“Some of it has to do with lack of education others have around mental health in general, whether it has to do with health issues, substance abuse, serious mental illness. But also I think it has a lot to do with health literacy,” she said, adding that events like the candlelight celebration are a step toward improvement.

Throughout the park, attendees scattered and sat in groups, some of them sharing their own personal accounts of survival, and offering words of encouragement to each other while they shared a meal.

Kate Coakley, a Valley resident, echoed Ferozepurwalla in the need for education to get people familiar with what mental illness means.

“I think there’s not enough education about mental illness and for someone who hasn’t experienced it, or has a loved one that has an illness, it could be frightening. If you don’t understand the symptoms and if you don’t understand the recovery, it can be scary,” she said.

Four years ago, Coakley received multiple diagnoses, including Bipolar I and Post-Traumatic Stress Disorder. At the time, it was her first encounter with mental illness.

“When I was first diagnosed, I didn’t know anybody that had a mental illness and I had a really big reaction to hearing it,” she said, adding the candlelight celebration put her own recovery into perspective.

Next to Coakley sat Anthony Perez, who lost his wife to bone cancer a couple of years ago.

Perez recounted how he found it difficult to continue his own life without her and considered ending his life. He checked himself into a hospital and received the help he was seeking.

Now, he wants to help others who find themselves in a position similar to his.

“Take your time, day by day, like I did,” he said, adding, “If it wasn’t for God, and for these places helping me out, I would never have made it.”

Toward the end of the night, Liz Smithhart, with Recovery Empowerment Network , announced it was time for the candlelight ceremony.

Walking to the front of the stage, Smithhart offered participants a microphone so they could say the names of those they wanted to honor.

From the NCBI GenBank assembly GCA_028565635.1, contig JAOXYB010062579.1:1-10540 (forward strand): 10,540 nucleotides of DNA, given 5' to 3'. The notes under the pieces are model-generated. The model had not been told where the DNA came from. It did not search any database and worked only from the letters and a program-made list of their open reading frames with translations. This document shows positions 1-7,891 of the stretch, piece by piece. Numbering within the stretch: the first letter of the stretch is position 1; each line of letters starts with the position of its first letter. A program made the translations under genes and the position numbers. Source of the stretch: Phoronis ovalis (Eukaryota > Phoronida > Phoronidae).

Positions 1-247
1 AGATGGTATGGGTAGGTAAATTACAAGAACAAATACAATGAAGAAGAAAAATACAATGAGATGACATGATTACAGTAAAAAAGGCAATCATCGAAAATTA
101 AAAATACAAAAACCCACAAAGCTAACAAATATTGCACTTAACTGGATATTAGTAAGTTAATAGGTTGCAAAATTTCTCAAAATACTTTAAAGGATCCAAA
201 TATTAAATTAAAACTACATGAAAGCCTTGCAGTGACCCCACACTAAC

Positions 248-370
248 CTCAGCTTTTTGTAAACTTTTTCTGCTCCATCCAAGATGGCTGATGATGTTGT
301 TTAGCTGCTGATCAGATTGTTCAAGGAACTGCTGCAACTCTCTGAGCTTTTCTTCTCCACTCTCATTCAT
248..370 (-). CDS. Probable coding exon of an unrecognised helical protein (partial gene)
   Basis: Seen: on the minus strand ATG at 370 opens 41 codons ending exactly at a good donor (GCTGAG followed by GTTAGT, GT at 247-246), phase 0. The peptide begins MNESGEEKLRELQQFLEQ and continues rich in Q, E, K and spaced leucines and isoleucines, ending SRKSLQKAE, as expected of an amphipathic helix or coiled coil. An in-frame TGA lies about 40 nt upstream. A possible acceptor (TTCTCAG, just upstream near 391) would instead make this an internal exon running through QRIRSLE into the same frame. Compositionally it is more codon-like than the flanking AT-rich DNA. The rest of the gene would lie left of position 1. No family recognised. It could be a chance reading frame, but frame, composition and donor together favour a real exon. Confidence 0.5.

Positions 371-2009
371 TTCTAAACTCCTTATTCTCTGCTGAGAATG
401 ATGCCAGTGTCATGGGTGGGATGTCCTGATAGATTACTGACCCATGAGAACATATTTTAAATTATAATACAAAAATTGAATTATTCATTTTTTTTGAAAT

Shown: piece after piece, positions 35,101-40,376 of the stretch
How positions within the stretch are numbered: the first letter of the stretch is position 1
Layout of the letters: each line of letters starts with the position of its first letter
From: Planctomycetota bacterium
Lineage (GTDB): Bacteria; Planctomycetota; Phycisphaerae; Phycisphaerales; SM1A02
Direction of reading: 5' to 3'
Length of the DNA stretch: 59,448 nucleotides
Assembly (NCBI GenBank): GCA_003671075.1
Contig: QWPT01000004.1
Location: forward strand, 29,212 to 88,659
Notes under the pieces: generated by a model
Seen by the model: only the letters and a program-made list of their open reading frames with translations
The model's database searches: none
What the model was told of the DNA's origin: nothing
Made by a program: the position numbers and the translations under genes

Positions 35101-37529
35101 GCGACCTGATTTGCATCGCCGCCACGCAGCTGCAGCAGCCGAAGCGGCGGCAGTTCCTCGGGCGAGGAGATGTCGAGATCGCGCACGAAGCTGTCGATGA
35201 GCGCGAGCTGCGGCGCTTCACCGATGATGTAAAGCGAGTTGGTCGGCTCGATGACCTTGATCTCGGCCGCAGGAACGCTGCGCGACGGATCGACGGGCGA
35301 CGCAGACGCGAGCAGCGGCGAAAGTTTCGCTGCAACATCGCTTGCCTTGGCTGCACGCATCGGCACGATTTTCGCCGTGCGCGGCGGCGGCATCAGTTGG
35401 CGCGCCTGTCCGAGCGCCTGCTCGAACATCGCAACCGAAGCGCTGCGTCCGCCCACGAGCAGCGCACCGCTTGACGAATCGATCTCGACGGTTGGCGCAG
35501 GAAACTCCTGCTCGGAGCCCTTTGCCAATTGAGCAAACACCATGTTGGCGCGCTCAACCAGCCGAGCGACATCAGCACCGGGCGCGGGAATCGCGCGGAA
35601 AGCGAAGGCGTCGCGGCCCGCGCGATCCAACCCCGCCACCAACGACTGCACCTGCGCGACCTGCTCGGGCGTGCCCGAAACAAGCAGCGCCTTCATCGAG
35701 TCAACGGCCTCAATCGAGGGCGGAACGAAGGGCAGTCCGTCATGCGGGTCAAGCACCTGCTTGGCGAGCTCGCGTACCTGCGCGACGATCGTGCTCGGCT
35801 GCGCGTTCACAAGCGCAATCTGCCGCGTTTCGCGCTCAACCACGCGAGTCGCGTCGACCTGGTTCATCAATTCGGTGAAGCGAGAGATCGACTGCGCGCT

Many acknowledged their own journeys, while others remembered friends, family and loved ones who had taken their lives or were dealing with mental illness.

With glow sticks shining against the dark night, everyone in attendance joined in to sing “Lean on Me.”

For those looking to get help, whether it’s for themselves or loved ones, Tiffani Cullin, a social worker in Phoenix, said 211 Arizona is a valuable tool when it comes to services including disability related resources, mental health and support groups.

22nd Annual Candlelight Celebration for Mental Health

Attendees of the 22nd Annual Candlelight Celebration for Mental Health sit together and, while others line up behind them to enjoy the free food. (Photo by Lysandra Marquez/Cronkite News)

Cullin shared that when encountering a situation with an individual in mental distress, if it’s necessary to call police, specify the need for an officer with Crisis Intervention Training.

Ted Williams, with the Arizona Behavioral Health Corporation , shared one of the most common misconceptions about those dealing with mental illness.

“There’s a belief that people with mental health issues may not be bright, or may not have the ability to change, and all of those are false. When people get the appropriate care, and they’re in safe place, they can thrive,” he said.